While many Cairns residents spent the long weekend entertaining friends in their tropical yards- a lovely couple from Forrest Gardens were unwittingly hosting a 1.6m Coastal Taipan in their small courtyard! On arrival it was clear that this Coastal Taipan was lethargic and not as energised as others I have had to relocate in the past. I very carefully pinned the snake behind the neck and picked it up. A closer examination revealed a break in its spine midway down its body – possibly the result of being run over at some point. Unfortunately the snake had to be euthanized due to the severity of the injury. The Coastal Taipan is a snake that commands respect, equipped with long fangs capable of delivering the third most toxic venom of any land snake on earth. They are renowned for defending themselves with multiple strikes/bites which have resulted in some human deaths over the years. The head shape is quite distinct with an angular brow (which makes it look more angry than angular) and is lighter colored on the face. The eye is a reddish colour and has a round pupil. To appreciate these features however you have to get very close to a Coastal Taipan which I do NOT recommend doing. The Coastal Taipan only eats mammals such as small rodents and is active during the day and in the evenings during hot weather. The Brown Tree Snake is often misidentified as the Coastal Taipan. While these dangerously venomous snakes are not a welcome addition to most people’s yards, they are native to our area and an important part of local ecology. Coastal Taipan’s have not urbanised well when compared to Scrub Python’s and Brown Tree Snakes and as a result we rarely catch them in surburban areas around Cairns. Habitat destruction poses a significant threat to the local Taipan population and I have included a shot of a new development site in Smithfield to emphasize the point. Land clearing can often result in heighten snake activity for people living on the edge of the new development as the local wildlife is forced to find some new accommodation. Residents living on the edge of this land development should show heightened snake awareness at this time.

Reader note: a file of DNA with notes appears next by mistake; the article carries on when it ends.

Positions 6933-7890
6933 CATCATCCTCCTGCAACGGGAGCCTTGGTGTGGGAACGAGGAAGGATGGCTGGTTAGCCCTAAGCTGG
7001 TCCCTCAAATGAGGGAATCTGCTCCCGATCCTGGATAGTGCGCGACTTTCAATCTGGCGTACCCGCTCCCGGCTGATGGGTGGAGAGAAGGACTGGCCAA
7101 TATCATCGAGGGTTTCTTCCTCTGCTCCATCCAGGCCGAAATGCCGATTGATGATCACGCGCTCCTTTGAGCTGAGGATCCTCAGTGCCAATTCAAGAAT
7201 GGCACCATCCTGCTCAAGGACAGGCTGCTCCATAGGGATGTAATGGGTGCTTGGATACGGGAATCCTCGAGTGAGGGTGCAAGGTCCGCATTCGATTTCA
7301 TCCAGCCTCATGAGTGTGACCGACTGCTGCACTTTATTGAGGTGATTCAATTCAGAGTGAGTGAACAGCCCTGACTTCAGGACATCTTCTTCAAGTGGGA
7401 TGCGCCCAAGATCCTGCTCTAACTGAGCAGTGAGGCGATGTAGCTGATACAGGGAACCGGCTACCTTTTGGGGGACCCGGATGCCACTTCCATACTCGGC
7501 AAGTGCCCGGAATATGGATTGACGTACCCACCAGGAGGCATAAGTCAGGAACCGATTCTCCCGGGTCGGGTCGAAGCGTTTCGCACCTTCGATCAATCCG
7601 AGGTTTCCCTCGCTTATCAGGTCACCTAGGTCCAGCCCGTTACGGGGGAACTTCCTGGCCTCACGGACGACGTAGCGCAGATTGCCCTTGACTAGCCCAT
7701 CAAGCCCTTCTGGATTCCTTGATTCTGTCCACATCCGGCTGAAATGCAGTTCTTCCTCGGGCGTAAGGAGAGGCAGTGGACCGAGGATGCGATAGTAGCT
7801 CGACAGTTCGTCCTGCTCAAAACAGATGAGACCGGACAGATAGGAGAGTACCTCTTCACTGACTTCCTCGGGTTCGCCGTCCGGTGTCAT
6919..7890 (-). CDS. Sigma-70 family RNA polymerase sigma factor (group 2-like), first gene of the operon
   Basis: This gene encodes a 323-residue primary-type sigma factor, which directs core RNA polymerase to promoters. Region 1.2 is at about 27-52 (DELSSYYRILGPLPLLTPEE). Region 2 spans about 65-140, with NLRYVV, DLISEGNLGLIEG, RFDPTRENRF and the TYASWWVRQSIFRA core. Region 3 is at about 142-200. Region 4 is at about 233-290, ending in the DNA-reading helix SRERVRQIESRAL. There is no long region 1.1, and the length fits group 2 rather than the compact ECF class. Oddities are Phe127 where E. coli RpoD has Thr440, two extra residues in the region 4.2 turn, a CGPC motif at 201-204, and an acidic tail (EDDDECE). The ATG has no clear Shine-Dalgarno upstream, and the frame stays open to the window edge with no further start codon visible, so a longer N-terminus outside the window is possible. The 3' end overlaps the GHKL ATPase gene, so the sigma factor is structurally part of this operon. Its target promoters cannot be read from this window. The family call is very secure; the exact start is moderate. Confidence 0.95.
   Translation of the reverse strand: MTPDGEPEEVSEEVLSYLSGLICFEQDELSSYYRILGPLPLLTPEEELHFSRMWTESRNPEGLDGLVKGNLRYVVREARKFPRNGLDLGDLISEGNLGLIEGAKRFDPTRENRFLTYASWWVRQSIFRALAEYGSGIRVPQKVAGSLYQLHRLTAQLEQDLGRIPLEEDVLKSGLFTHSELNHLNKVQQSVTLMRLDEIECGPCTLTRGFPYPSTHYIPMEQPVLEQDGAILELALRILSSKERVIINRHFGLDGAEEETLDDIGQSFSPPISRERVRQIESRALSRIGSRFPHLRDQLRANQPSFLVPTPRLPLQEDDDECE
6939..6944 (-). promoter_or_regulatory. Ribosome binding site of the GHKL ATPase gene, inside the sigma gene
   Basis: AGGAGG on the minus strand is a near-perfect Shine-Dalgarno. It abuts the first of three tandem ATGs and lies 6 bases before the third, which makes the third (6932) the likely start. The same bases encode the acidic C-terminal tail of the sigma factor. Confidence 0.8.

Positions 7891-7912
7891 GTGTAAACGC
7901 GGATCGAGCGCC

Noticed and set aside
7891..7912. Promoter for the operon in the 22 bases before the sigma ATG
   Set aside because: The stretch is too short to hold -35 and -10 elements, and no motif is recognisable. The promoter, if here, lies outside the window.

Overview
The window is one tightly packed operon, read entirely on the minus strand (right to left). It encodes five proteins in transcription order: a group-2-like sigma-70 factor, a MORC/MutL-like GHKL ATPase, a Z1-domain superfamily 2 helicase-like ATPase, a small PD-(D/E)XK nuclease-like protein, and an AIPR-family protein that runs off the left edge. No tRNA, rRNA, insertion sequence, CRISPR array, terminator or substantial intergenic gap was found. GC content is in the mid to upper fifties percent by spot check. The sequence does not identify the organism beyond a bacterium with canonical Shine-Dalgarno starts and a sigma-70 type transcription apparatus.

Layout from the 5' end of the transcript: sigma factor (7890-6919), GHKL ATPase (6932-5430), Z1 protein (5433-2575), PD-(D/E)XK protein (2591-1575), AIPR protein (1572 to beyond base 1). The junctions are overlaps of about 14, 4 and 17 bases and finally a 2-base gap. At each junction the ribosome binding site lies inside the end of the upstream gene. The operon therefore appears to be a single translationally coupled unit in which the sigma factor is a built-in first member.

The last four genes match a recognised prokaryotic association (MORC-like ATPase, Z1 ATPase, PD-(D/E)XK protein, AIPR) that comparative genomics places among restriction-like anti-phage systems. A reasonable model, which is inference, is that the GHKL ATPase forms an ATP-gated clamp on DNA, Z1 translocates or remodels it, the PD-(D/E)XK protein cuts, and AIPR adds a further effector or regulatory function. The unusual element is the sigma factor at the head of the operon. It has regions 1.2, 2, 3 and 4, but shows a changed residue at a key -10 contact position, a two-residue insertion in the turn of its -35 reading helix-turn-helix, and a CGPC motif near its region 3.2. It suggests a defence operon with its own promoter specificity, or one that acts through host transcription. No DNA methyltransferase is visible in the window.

Dominic Geiger, The Cairns Post October 11, 2016 5:00am USING a rake to pick up one of the world’s deadliest snakes might not be on the average person’s bucket list, but for recent arrivals to the Far North the danger isn’t always obvious. Matthew Hagan from Cairns Snake Catcher was alarmed when he received a photograph from a Gordonvale family, recently arrived from Europe, who had caught a death adder and put it in a bucket. “The family had young children playing in the yard and the snake was noticed and subsequently caught by their father,” Mr Hagan said. “After making sure the man had definitely not come in contact with the death adder, I explained that it was a dangerously venomous snake that is best dealt with by a professional.” Warmer weather and the breeding season are making reptiles more active around Cairns and Mr Hagan warned people to never approach a snake. Click to read full article